Today, he doesn’t recall her answer, but he assumes that Scott, who was a devout Christian, answered, “Yes.”
“That was why he shot her, I guess,” Castaldo said. “And he (Harris) thought I was the same way, which I’m not.”
Castaldo was and remains an agnostic. He answered Harris’s question—“Do you believe in God?”—in the negative, and believes that this is why Harris ultimately allowed him to live.
Though his reply was truthful, Castaldo admitted he sometimes regrets not having answered differently.
“I’m not always happy I didn’t have the balls to say ‘yes,'” he said.
Castaldo said he greatly respects the Scott family, even though he doesn’t share their religious convictions. He kept Harris’s question, and his answer, secret because he felt “awkward” about the entire affair.
“A lot of religious people hang their hat on this issue, and they want me to verify a belief that I don’t personally share,” he said.
Castaldo’s recollection of events calls into question the official account, promoted by FBI agent Dwayne Fuselier and publicized in Dave Cullen’s bestselling book Columbine. In Fuselier’s analysis, Harris likely never returned to the spot outside of the cafeteria to deliver the killing shot to Rachel Scott. Instead, Fusiler thinks that Harris immediately accompanied Klebold back into the building to continue the shooting rampage in the school’s hallways and the library.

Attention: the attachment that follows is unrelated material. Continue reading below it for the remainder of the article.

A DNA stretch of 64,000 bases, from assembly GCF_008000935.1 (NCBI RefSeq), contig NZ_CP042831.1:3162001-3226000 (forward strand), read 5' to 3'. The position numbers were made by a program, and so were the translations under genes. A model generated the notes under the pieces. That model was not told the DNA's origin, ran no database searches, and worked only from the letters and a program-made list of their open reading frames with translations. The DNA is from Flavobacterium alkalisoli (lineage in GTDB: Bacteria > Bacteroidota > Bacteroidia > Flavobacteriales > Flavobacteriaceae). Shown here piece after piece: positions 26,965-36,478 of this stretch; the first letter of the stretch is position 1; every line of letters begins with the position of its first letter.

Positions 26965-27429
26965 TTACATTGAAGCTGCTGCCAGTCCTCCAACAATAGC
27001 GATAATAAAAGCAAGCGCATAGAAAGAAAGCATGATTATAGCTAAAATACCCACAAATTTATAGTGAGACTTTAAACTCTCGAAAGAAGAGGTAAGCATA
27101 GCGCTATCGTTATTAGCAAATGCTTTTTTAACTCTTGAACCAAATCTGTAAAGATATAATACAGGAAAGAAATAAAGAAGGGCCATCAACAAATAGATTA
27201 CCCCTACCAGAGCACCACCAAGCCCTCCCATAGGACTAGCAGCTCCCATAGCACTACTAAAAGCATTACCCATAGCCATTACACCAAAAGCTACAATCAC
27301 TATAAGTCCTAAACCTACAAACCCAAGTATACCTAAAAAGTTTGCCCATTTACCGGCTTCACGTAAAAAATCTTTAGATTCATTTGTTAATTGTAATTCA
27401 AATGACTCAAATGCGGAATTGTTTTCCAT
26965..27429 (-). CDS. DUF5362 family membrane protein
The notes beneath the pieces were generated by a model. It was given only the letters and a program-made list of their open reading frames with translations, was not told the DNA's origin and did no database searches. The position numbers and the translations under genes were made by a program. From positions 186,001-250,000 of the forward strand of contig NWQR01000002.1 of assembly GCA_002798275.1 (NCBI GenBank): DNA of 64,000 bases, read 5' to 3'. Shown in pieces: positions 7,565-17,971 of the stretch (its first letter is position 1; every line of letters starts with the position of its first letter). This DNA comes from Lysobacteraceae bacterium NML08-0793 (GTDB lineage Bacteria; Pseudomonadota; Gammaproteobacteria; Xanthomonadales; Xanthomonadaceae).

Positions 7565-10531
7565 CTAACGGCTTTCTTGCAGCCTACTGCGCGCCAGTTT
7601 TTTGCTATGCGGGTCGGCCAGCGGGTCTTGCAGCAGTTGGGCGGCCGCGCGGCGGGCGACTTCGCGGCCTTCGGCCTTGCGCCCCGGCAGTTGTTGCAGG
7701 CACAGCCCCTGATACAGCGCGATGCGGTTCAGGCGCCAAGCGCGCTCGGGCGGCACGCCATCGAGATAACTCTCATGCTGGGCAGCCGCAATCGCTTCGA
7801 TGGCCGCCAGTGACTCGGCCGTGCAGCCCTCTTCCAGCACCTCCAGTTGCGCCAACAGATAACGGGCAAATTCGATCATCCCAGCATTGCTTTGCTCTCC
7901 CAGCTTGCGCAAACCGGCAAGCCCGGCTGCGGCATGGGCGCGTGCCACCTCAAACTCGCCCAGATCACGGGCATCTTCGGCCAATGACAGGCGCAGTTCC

Fuselier also theorizes that Rachel Scott very likely died immediately after being struck with the initial hail of bullets. Castaldo, however, said he clearly recalls Rachel crying for some time after being shot prior to Harris’s return to the scene.
Harris’s alleged questioning of Scott and Castaldo regarding their belief in God calls to mind an earlier controversy in investigations of Columbine. In the months following the massacre, some held that junior Cassie Bernall was shot dead by Harris and Klebold in the school’s library after Bernall answered “yes” to a question put to her by the killers: “Do you believe in God?”
This alleged incident inspired the bestselling book She Said Yes, written by Bernall’s mother Misty Bernall. However, it is now widely believed that Bernall was killed instantly at the scene and that the question was instead put to junior Valeen Schnurr, whom Harris and Klebold did not kill.
Castaldo’s revelations, if true, would seem to confirm that Harris and Klebold were motivated by anti-Christian animus, among numerous other hatreds.
The “basement tapes,” never released to the public, which the killers recorded in the weeks leading up to the massacre, apparently include Harris and Klebold gleefully mocking Jesus Christ, and cheering on the Romans who crucifed him.
In these tapes, Harris and Klebold also speak derisively of “Christian whores” at their school, one of whom they refer to by name as “Rachel.”
Castaldo, who appeared in Michael Moore’s 2002 documentary “Bowling for Columbine,” now lives in Los Angeles, California.